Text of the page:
By CJ Gronner
I first learned about the art of David Phillips in probably the best way possible. I was walking down the beach last year when I came upon this crazy piece of art (that I now know is called “Birth”) just sitting there in the sand.
It had the curious name “Wino-Strut” across the front of it, compelling enough for me to write a little story about it at the time. Then I got an email from the artist – David Phillips – who somehow had seen my Blogtown article, and contacted me to invite me to his studio. THEN I got a random email from a reader – Matt – that they had come upon some more Wino Strutting on the beach and thought I might find it interesting. I did.
So time flies and things pile up and I didn’t get to the studio, but then I got an invitation from Phillips to the Hotel Erwin for his opening during the Art Crawl last summer.
I went; it was great, and I had a new friend in Mr. Phillips. But I still didn’t know the whole story. So a bunch more time passed, exchanging messages and trying to find a time to sit down and tell the tale, until it’s a new year and you gotta make things happen, so we finally sorted it out and here we go. Phillips is from Tulsa, Oklahoma (Sooners!). His Grandmother was a painter, so from a very early age, Phillips knew that he too wanted to be a painter – in fact, he started with oils. He grew up and wanted a larger audience for his art than perhaps Oklahoma offered, so “Art brought me here” – here being Venice, California. He had come out and stayed on a friend’s couch in Venice, and knew that was the only place that made sense for him to settle. Which he did, right on Abbot Kinney. He got a job as a PA, which let him afford to get a studio (which he says is in Venice, but really it’s Marina Del Rey…Ha.) and he was off to the races.
Phillips would load up his truck with paintings and just hound gallery owners to see his stuff. Soon enough, after not taking no for an answer ever (”I was gonna be a painter whether they liked it or not!”), he got a gallery rep. This led to a spot on CBS News about his art, and he’s been able to work on his painting full-time ever since. He IS a painter.
At this point, we decided to leave the beach-adjacent studio and conduct our interview on the sand. I thought this appropriate as it’s where I first discovered his work, and I feel great guilt and oppression over being inside when I know a remarkable sunset is shaping up outside. See below.
He’s been hired by Urban Outfitters to do works, he gets a bunch of private commissions, but with all the edge and fun and good times and free wheelin’ vibe of the beach, he started thinking about doing art that was more accessible to an even larger audience…
Willem De Kooning is “the end all, be all for me”, says Phillips, and he recalled a story about De Kooning selling a painting (One of his “Woman” paintings, which later sold for $20 million) to a guy for a case of wine. De Kooning had to walk the outsized painting all the way uptown to claim his payment, and Phillips thought that would be called a “Wino Strut”. This would become his name for his otherwise anonymous pieces that he leaves behind. He figured why let the graffiti artists have all the fun, and maybe the next step beyond graffiti as public art would be a contemporary artist leaving behind works that people could actually take home!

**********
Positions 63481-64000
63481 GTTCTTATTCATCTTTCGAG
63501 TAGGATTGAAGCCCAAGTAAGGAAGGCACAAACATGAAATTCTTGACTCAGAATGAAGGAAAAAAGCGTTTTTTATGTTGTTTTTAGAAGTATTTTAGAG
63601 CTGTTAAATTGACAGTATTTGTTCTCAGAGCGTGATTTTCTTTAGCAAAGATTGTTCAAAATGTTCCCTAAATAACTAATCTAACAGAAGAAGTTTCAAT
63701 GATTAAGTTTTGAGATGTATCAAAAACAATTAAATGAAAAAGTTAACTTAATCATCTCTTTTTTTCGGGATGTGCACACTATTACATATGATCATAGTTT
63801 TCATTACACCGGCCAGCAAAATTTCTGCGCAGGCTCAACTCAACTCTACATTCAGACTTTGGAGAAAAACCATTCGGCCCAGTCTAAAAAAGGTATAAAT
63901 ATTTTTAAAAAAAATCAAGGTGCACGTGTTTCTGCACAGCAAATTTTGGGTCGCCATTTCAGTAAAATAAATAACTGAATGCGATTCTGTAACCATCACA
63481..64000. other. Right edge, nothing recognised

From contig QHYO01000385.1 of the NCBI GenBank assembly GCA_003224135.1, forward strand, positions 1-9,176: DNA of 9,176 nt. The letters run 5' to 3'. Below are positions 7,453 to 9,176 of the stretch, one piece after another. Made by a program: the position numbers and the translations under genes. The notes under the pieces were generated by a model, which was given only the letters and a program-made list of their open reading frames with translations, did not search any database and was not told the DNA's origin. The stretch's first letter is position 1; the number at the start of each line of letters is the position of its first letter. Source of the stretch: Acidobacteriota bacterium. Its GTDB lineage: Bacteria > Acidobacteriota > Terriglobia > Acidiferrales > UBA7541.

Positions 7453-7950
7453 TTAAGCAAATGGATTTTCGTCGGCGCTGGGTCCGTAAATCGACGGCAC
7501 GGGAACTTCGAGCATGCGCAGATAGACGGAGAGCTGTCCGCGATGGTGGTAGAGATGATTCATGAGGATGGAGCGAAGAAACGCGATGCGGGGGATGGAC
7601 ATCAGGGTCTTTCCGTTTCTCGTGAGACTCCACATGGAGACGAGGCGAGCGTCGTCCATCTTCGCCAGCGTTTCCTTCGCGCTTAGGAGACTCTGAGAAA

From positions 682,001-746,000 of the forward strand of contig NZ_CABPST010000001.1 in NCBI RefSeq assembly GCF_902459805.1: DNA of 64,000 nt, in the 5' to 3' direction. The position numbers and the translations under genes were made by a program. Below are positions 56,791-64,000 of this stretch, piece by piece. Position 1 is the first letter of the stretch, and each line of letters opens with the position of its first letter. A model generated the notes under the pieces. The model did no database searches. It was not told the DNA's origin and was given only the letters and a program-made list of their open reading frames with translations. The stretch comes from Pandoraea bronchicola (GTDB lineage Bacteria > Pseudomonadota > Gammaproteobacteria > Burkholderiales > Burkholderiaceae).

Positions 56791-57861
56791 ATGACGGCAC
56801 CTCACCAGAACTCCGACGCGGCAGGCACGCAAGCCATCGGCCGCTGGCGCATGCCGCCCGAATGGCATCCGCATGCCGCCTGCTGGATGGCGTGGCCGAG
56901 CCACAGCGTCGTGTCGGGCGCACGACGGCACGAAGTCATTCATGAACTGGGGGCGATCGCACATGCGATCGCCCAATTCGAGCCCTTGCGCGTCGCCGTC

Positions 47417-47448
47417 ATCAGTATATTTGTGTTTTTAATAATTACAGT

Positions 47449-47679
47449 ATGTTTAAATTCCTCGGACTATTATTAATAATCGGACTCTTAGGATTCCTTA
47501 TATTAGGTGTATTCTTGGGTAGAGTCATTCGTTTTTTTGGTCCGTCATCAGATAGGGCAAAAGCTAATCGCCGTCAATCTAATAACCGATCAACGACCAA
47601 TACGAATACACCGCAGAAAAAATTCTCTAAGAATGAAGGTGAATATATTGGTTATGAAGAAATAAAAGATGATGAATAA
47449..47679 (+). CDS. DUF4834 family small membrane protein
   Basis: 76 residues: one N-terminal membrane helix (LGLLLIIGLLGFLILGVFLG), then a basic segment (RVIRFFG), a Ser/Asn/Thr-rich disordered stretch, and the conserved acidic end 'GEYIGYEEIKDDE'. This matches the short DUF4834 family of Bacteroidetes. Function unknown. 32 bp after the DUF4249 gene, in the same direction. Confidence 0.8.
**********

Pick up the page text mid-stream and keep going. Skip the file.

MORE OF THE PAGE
This began the Wino-Strut practice and Brand of “Giving someone a HAPPENING … The experience IS the art!” So the installation like “Birth”, that first led me to this interesting fellow, and his studio. Then he painted 500 bottles, inserting painted scrolls of abstract faces inside, and placed them all along the coast, from Venice (Marina Del Rey) to Malibu, for people to discover along their morning walks and keep. This little caper did earn him a call from the LAPD, who thought that he might be planting pipe bombs all over vs. just making someone’s day. Sigh.
Phillips had just done an installation the very afternoon that we spoke, with colorful scroll paintings spilling out of a red briefcase of Casa Linda on California Ave. Rather than think of the art as fleeting, Phillips sees it more as “Disrupting someone’s monotony. This art HAPPENED. And now they have an illustration of a memory.” How great is that?
We wound up our interview back in the studio, where there are multiple works in progress, as well as lots more bottles being prepared for a 3,000 bottle onslaught, perhaps somewhere near you. I have a David Phillips bottle/scroll, and it makes me smile just to glance at it and think of the lift one like it is going to give someone else, totally unexpectedly. Another day brightener in Venice.
Phillips is a big fan of the Ferus/”Cool School” of art, and loves to mingle with those guys (Bell, Lodato, etc…) around town at Larry’s Venice, The Erwin, the Art Crawl, VENICE … and keep that inspired torch burning.
I’m so happy to know the story behind it all now, and look so forward to hearing about – or just again stumbling upon – what new hijinks Phillips has in store for the unassuming audience. He has followed his dream, and had brought fun to many in doing it. And that’s about the highest form of living one can do. May he long continue his wino strutting!